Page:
Statement on legal high closure order applications

A shop in Plymouth selling ‘legal highs’ (Novel Psychoactive Substances) has been ordered by Plymouth Magistrates to stop selling them.

Plymouth City Council originally applied to Magistrates, supported by Devon and Cornwall Police, for a Closure Order on The High Life Shop, 66 Cornwall Street.

Instead, following a hearing on Thursday 9 July, High Life has agreed to remove all legal highs from sale immediately, and ordered to pay £2,500 court costs.

In addition, they have agreed to close the shop for two weeks from midnight on 9 July.

In addition, High Life has agreed to set up clear signage in the shop clarifying that the shop no longer sells legal highs, the wording of which is to be agreed with Devon and Cornwall Police. They must also not advertise legal highs, and they must allow officers from both Plymouth City Council and Devon and Cornwall Police to access the premises without notice to ensure no legal highs are kept anywhere on the premises.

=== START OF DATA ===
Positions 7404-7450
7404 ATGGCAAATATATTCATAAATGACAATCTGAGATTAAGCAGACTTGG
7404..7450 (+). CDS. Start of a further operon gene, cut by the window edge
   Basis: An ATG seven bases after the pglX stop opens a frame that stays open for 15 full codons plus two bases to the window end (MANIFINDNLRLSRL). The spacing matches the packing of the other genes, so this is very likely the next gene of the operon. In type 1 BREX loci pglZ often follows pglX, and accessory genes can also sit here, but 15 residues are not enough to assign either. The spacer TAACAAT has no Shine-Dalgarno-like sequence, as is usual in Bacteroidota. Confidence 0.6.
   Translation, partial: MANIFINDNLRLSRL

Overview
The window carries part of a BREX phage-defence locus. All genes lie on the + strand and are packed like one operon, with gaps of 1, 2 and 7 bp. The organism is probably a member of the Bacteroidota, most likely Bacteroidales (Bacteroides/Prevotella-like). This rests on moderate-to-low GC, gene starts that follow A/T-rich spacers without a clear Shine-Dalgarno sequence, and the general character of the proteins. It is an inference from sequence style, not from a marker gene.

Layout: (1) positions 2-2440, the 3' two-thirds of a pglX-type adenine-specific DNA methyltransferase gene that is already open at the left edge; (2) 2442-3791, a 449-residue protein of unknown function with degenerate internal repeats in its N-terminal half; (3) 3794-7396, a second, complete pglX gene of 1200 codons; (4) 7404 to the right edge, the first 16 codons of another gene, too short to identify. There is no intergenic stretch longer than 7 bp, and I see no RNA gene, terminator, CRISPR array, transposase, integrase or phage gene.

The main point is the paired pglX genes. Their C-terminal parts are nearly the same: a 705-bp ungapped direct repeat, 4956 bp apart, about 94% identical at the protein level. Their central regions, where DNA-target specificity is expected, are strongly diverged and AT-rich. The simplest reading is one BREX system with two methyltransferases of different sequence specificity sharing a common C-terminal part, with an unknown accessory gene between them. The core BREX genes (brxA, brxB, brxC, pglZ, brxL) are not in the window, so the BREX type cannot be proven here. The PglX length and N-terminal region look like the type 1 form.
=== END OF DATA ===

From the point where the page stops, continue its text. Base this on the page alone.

Councillor Philippa Davey, Cabinet Member for Safer and Stronger Communities for Plymouth City Council, said: “In many ways this is better than the closure order because that would only be a temporary, three month measure, whereas today’s decision means High Life will stop selling and advertising legal highs on a permanent basis. So effectively one of the main outlets for legal highs in Plymouth up until now is no longer available.

“Whilst we welcome the Court’s decision today, we are mindful of the risks legal highs still pose to vulnerable people in Plymouth and we will continue to work with our partners in Devon and Cornwall Police and the local community to tackle this issue.”

A separate Closure Order applied for against the Dam Good Head Shop has been withdrawn by Plymouth City Council prior to evidence being heard. This was down to a legal argument that the Council would not be able to win, and in the interests of public funds, it was decided it was better to withdraw at this stage and reconsider enforcement options, than proceed and risk an expensive crown court appeal. The Council was ordered to pay Dam Good Head Shop £3000 to cover legal costs.